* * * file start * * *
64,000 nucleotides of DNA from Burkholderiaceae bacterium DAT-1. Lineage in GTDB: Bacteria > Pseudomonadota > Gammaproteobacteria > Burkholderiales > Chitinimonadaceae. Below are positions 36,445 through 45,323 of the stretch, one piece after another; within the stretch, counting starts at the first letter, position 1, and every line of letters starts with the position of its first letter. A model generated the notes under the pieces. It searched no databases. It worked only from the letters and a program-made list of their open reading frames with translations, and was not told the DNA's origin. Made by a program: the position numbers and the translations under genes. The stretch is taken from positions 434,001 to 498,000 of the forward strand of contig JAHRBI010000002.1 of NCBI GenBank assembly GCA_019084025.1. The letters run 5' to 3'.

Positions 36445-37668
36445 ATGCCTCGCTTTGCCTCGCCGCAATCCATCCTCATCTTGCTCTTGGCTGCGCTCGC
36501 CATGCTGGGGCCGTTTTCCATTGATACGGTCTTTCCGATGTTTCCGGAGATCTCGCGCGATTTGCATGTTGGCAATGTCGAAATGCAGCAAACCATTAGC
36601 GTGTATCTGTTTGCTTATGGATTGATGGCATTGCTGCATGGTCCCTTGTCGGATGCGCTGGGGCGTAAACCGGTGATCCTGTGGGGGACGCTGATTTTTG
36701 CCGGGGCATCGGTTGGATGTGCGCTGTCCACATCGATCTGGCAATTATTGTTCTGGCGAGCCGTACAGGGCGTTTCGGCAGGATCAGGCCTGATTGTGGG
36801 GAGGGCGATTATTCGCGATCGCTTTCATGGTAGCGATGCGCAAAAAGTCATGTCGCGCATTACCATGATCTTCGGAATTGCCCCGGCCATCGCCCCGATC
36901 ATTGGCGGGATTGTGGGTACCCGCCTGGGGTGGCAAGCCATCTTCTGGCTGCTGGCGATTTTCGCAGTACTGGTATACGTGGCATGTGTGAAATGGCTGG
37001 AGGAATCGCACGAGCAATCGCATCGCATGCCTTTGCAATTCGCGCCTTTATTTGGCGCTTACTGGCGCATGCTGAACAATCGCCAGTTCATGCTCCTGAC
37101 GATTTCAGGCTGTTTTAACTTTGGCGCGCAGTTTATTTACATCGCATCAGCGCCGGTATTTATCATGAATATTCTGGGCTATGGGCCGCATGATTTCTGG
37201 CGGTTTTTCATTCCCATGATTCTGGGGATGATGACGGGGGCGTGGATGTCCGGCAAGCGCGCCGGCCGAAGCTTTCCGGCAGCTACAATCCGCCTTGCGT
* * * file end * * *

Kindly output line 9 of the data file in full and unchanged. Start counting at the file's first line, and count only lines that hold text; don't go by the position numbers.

37001 AGGAATCGCACGAGCAATCGCATCGCATGCCTTTGCAATTCGCGCCTTTATTTGGCGCTTACTGGCGCATGCTGAACAATCGCCAGTTCATGCTCCTGAC